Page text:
Philly Shop Owner Smuggles Epic Amount of Ivory: Feds

Feds seize one ton of elephant ivory -- the largest ivory bust in U.S. history

By Teresa Masterson
|  Tuesday, Jul 26, 2011  |  Updated 7:27 PM EDT
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A 68-year-old man is accused in the largest ivory bust in U.S. history.

NBCPhiladelphia.com - Monique Braxton

A 68-year-old man is accused in the largest ivory bust in U.S. history.

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The owner of a Philadelphia African art store was arrested Tuesday on federal charges of smuggling African elephant ivory, according to the U.S. Attorney’s Office.

Victor Gordon, 68, was arrested after an investigation found that he was paying someone to buy raw elephant ivory in Africa and then having it carved and stained to make the ivory appear old, federal prosecutors say.

Gordon planned and financed for the doctored ivory to be illegally brought through John F. Kennedy International Airport, authorities say. Federal agents seized about one ton of the elephant ivory. It was the largest ivory seizure in the U.S., federal prosecutors say.

“The amount of the elephant ivory allegedly plundered in this case is staggering and highlights the seriousness of the charged crimes,” U.S. Attorney Loretta E. Lynch said in a statement. “We all have a responsibility to protect endangered species, both for their sake and for the sake of our own future generations.”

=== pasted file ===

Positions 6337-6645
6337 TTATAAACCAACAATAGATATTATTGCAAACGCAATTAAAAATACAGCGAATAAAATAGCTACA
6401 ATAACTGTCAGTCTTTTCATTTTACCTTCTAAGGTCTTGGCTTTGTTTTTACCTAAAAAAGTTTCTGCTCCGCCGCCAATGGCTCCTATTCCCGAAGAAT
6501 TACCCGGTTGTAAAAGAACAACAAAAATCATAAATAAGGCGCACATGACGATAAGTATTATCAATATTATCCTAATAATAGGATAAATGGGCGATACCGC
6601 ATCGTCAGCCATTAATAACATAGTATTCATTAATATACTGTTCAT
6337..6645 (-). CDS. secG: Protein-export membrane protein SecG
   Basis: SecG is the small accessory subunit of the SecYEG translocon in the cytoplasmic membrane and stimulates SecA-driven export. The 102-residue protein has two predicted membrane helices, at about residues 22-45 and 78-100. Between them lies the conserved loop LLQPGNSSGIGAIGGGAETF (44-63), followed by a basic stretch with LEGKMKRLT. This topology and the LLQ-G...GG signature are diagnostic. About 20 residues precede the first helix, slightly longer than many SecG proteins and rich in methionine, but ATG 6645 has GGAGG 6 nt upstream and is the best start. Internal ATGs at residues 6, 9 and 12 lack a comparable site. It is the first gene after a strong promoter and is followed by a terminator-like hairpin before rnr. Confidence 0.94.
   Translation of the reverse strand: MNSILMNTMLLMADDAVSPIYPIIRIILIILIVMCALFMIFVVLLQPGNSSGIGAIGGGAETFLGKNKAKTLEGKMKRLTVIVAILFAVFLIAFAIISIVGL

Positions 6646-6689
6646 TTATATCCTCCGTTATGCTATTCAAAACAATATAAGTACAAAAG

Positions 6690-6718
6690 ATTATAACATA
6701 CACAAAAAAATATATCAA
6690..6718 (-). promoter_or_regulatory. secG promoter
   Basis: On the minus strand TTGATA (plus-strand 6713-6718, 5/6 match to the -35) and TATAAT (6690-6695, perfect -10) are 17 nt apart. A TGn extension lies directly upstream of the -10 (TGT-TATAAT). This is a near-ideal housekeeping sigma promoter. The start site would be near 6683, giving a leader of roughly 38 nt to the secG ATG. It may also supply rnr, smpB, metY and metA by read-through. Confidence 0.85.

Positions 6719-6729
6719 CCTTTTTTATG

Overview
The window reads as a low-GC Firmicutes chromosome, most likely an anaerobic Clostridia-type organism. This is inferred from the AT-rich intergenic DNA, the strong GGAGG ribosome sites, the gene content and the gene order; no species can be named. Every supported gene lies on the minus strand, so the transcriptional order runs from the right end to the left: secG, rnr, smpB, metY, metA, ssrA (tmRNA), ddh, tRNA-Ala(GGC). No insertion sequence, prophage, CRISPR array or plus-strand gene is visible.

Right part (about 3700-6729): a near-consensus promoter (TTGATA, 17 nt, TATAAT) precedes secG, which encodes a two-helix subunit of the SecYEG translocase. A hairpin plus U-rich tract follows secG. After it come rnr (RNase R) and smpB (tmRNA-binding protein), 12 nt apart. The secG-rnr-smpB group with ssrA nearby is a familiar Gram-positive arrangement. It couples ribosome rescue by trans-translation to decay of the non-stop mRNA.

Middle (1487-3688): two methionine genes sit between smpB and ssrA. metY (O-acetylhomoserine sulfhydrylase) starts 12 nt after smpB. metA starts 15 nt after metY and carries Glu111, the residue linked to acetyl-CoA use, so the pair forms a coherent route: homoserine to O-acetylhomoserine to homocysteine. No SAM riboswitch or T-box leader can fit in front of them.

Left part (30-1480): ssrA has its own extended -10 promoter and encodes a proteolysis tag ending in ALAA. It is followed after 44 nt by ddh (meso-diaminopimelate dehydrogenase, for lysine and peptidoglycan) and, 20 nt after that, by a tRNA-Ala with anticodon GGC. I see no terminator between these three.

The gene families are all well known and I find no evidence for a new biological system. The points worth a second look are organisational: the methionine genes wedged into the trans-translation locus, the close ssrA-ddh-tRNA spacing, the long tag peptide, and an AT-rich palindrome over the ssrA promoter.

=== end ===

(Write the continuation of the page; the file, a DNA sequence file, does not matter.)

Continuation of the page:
Gordon's lawyer Daniel Alva told NBC Philadelphia that his client "maintains his innocence."

"He is a legitimate dealer in African art," Alva said. "He never commissioned the carvings at any time but merely bought what he believed to have been art that pre-dated the embargo, thus was legal."

Population of the African elephant dropped drastically in the 1970s and 80s because of global demand of ivory, and the elephant has since been placed on listed as a threatened species under the U.S. Endangered Species Act.

According to U.S. Fish and Wildlife Service authorities, black market ivory trade jeopardizes the survival of African elephants and undermines decades of conservation efforts.

Gordon faces 10 felony counts of conspiracy, smuggling and other charges. If convicted, Gordon could face 20 years in prison.

It is not yet clear where Gordon ran his shop in Philadelphia.
 

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